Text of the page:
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FBI Executive Assistant Director Robert Anderson speaks on cyber security during a joint FBI/U.S. Secret Service presentation before the Financial Services Roundtable that was recently held in Washington, D.C.

“Partnership is the key to any type of long-lasting cyber investigation and cyber team work,” said Executive Assistant Director Robert Anderson during a joint FBI/U.S. Secret Service presentation in Washington, D.C. before the Financial Services Roundtable (FSR), an advocacy organization for the U.S. financial services industry. The event was held as part of National Cyber Security Awareness Month.

And Anderson wasn’t just talking about our growing partnership with the Secret Service, with whom the Bureau works collaboratively on cyber crime matters. He was also referring to the importance of collaborating with private sector companies, many of whom were represented in the audience.

During the event, joint teams of FBI and Secret Service agents discussed a number of various cyber-related topics to educate and raise awareness of the cyber threat.

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Those topics included the extent of the problem (more than 500 million personal records stolen over the past 12 months, according to public sources), various stages of a hack (from reconnaissance efforts to the actual data theft), our outreach efforts to the private sector (e.g., InfraGard, National Cyber Forensics and Training Alliance), and Operation Clean Slate (the Bureau’s innovative and collaborative approach against the most serious botnet threats).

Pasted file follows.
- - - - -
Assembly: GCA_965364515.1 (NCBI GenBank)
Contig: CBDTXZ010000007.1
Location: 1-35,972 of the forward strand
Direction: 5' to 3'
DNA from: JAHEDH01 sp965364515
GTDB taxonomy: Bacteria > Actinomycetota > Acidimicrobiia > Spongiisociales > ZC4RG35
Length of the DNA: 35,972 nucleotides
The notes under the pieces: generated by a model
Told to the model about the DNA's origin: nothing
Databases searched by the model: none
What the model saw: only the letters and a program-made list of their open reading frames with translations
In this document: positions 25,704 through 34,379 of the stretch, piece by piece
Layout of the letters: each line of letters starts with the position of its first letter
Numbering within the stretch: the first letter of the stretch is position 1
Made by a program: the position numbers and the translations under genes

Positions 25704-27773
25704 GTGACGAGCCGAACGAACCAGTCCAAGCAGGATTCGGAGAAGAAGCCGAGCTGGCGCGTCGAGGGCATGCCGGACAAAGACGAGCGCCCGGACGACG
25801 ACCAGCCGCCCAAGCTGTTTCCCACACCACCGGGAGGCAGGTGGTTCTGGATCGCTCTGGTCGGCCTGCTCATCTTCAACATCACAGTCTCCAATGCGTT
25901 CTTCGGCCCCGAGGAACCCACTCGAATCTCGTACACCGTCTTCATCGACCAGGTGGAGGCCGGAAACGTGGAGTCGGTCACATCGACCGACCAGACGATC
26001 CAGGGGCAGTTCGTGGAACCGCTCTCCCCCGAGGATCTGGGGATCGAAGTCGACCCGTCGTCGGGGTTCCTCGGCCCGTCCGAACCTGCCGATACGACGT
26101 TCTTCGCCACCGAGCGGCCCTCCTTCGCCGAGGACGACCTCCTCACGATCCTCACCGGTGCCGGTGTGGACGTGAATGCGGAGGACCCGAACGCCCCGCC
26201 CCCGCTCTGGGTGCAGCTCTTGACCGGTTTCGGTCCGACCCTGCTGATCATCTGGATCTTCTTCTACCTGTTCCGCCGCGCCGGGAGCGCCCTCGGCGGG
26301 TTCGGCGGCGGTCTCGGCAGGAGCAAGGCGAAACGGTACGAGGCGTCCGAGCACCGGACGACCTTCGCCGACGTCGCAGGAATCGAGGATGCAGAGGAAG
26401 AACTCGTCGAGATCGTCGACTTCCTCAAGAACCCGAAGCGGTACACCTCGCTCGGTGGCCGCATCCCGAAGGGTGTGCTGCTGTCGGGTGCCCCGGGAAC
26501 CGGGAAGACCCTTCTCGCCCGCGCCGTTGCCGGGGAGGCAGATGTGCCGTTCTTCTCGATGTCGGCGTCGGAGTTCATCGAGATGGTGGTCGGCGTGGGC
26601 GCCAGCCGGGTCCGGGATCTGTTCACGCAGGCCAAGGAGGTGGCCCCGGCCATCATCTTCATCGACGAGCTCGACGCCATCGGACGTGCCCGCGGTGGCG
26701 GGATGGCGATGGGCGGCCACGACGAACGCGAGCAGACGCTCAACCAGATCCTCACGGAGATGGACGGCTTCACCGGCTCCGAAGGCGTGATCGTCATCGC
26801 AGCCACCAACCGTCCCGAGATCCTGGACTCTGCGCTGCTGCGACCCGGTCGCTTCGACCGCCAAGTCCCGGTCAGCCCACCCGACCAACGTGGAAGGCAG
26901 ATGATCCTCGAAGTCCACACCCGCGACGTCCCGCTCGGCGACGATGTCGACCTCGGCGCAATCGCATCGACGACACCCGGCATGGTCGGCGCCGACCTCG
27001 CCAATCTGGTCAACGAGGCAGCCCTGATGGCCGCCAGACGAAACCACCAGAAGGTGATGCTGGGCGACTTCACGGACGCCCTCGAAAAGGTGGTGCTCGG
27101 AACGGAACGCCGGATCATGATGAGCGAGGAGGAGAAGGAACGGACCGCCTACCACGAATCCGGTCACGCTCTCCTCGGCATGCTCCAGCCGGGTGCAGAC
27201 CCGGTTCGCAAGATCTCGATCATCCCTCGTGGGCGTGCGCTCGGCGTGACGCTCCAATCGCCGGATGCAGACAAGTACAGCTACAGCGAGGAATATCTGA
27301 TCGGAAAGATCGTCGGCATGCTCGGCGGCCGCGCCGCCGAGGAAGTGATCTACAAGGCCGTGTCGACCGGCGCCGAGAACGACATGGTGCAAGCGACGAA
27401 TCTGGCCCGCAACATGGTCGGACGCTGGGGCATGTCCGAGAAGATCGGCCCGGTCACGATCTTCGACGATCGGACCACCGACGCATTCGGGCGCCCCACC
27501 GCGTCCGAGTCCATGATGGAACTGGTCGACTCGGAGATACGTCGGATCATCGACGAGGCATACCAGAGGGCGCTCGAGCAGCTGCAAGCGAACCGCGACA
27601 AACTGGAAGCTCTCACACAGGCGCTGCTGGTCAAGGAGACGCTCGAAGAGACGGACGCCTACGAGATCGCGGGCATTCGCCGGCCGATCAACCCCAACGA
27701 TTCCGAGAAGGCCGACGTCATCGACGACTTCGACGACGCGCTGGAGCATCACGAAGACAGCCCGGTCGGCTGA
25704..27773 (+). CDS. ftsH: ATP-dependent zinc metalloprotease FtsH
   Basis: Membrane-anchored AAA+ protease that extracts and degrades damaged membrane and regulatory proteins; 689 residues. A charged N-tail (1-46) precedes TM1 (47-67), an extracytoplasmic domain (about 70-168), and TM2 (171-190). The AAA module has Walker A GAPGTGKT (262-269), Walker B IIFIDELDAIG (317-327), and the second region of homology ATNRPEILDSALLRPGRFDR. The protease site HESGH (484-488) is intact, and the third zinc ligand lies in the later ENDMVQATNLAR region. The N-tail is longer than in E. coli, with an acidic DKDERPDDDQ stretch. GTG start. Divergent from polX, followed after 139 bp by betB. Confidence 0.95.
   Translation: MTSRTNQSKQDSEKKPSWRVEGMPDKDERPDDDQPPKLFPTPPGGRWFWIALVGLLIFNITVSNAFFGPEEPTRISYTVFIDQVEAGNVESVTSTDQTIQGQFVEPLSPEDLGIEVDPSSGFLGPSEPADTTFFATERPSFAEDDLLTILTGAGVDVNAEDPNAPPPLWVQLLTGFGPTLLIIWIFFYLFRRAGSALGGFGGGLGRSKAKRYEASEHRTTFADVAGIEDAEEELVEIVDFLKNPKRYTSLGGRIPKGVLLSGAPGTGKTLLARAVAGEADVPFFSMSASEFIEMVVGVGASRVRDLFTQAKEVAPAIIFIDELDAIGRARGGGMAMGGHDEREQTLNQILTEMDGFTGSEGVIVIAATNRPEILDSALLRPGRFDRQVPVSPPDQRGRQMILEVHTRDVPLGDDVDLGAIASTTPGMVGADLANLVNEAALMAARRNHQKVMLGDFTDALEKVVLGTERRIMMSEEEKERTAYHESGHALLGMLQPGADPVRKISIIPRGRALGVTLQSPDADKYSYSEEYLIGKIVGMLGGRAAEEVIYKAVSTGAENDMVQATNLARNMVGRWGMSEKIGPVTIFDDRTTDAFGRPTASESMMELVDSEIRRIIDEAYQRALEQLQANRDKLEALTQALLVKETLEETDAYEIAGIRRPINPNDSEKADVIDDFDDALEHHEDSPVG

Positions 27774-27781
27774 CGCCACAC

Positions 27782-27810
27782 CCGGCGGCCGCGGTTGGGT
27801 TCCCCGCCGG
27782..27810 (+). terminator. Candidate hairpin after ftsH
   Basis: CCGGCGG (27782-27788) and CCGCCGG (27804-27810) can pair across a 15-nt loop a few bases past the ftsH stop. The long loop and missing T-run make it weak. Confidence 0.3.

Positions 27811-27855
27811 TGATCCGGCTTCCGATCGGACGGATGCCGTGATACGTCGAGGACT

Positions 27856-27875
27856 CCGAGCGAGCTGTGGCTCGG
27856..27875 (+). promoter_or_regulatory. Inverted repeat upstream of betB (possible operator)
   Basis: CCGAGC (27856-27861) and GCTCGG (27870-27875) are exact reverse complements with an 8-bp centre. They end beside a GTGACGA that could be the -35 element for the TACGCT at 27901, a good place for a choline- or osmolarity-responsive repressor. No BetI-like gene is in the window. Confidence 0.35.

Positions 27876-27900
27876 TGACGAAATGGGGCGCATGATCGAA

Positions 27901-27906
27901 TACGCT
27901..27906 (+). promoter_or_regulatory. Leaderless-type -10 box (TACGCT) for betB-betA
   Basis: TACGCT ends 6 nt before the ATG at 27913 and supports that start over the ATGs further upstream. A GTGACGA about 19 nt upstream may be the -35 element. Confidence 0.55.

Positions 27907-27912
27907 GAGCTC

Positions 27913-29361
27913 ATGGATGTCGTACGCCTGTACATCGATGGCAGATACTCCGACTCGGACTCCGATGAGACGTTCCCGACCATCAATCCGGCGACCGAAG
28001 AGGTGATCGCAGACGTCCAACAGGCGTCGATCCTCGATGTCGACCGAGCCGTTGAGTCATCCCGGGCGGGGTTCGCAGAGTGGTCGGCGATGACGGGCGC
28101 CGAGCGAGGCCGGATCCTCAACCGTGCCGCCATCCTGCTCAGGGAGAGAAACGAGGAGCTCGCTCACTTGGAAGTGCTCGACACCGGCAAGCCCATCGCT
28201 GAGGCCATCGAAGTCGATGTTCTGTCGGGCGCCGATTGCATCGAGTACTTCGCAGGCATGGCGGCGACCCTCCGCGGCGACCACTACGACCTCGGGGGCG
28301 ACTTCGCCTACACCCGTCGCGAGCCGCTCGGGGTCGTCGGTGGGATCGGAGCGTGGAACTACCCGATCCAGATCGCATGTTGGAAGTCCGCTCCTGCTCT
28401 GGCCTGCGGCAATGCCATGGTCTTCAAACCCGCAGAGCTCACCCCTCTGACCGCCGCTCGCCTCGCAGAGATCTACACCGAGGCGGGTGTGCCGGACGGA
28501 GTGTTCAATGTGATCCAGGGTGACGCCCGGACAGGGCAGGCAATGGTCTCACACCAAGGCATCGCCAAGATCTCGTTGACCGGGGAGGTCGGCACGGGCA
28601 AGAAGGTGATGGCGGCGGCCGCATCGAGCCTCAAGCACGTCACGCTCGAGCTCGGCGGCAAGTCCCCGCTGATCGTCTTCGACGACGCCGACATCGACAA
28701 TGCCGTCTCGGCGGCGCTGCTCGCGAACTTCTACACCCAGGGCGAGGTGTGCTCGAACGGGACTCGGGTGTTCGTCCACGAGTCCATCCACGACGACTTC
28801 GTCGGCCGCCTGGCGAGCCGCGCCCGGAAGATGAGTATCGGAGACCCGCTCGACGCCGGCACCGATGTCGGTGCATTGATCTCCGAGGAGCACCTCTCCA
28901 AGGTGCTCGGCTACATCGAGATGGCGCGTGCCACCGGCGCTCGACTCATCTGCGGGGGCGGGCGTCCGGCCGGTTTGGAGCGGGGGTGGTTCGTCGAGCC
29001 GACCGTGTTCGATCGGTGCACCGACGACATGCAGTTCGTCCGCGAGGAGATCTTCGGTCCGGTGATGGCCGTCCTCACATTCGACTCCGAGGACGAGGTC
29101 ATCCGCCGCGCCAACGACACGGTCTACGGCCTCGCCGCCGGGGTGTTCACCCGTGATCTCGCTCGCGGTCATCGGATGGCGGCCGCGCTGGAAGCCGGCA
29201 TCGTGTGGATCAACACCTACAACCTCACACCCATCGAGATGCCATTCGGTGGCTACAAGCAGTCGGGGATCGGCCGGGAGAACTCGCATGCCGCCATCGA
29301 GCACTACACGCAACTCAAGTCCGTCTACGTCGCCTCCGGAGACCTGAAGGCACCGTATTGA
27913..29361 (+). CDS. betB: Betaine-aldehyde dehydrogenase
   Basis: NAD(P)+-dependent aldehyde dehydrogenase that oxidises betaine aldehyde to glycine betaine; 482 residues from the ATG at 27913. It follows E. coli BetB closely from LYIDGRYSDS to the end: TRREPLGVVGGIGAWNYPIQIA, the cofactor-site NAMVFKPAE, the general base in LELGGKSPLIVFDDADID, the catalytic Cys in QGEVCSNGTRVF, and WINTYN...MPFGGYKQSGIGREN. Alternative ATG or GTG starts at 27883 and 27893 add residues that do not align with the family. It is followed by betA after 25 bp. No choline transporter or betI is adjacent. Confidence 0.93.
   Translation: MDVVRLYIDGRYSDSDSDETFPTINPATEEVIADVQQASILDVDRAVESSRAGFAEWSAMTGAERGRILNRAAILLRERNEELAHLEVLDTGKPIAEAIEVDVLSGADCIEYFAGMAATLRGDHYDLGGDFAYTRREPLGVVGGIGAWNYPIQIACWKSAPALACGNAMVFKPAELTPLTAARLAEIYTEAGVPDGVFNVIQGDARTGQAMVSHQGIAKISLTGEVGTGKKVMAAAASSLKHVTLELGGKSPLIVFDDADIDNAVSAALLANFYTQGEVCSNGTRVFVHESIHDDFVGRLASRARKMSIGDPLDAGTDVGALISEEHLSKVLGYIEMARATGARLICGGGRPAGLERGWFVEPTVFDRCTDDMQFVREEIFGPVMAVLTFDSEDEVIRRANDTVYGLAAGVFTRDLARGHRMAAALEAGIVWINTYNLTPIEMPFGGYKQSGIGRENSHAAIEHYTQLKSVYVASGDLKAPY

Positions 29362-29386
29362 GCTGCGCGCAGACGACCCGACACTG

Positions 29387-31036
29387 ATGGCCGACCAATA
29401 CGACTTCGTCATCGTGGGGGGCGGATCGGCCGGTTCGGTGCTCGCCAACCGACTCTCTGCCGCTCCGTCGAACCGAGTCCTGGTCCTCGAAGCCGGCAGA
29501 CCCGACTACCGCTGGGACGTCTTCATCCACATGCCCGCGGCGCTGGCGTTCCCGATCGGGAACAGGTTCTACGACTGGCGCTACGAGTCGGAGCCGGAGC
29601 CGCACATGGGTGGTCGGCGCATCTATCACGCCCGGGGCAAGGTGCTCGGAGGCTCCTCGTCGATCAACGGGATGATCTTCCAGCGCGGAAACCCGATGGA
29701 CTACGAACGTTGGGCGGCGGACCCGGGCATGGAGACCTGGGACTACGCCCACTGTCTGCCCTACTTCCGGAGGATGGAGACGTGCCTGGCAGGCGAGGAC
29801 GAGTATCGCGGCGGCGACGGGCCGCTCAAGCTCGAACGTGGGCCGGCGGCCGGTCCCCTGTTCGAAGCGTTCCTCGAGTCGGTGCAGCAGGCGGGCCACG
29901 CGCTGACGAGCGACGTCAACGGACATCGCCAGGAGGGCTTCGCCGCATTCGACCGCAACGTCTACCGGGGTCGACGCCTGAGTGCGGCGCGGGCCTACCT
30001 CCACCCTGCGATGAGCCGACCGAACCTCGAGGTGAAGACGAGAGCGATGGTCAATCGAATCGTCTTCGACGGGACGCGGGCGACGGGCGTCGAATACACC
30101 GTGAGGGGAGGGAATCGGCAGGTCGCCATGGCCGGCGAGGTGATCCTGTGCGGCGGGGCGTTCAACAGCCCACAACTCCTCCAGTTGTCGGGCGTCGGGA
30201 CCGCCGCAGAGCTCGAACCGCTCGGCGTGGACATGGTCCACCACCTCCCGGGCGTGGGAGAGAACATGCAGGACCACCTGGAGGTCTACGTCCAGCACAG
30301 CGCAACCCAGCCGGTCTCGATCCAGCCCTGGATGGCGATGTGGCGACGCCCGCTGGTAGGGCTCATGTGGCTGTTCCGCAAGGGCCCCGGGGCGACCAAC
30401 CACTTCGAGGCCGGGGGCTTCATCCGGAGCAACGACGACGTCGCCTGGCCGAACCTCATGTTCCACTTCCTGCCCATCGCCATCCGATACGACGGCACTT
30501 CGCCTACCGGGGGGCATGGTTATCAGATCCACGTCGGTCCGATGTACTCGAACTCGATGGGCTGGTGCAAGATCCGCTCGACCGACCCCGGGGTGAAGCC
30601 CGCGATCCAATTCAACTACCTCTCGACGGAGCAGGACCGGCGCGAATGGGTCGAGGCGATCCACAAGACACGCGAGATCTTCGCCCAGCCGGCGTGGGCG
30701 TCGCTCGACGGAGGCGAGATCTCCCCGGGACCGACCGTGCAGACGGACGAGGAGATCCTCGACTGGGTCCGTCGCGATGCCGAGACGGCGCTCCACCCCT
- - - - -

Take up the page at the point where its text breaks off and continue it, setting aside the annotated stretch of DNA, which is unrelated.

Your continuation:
FBI Executive Assistant Director Robert Anderson
FBI Executive Assistant Director Robert Anderson

Also discussed were several significant cyber investigations – including operations Trident Breach, Coreflood, Ghost Click, and GameOver Zeus – that owed much of their success to the assistance provided by our private sector partners.

Other key players in these investigations – and in many of our cyber investigations overall – are our international law enforcement partners. Their support is vital because many of the cyber criminals that victimize American financial institutions, other businesses, and the American public operate outside of the U.S. Said FBI Assistant Director Joseph Demarest, Jr., “Wherever these actors sit in the world, we’re going after them.”

Demarest also warned financial industry representatives that a cyber intrusion “is going to happen” to their company at some point and he advised them to “have a plan” before it happens. That plan should include an internal response team and an already-established cyber point of contact with the U.S. government.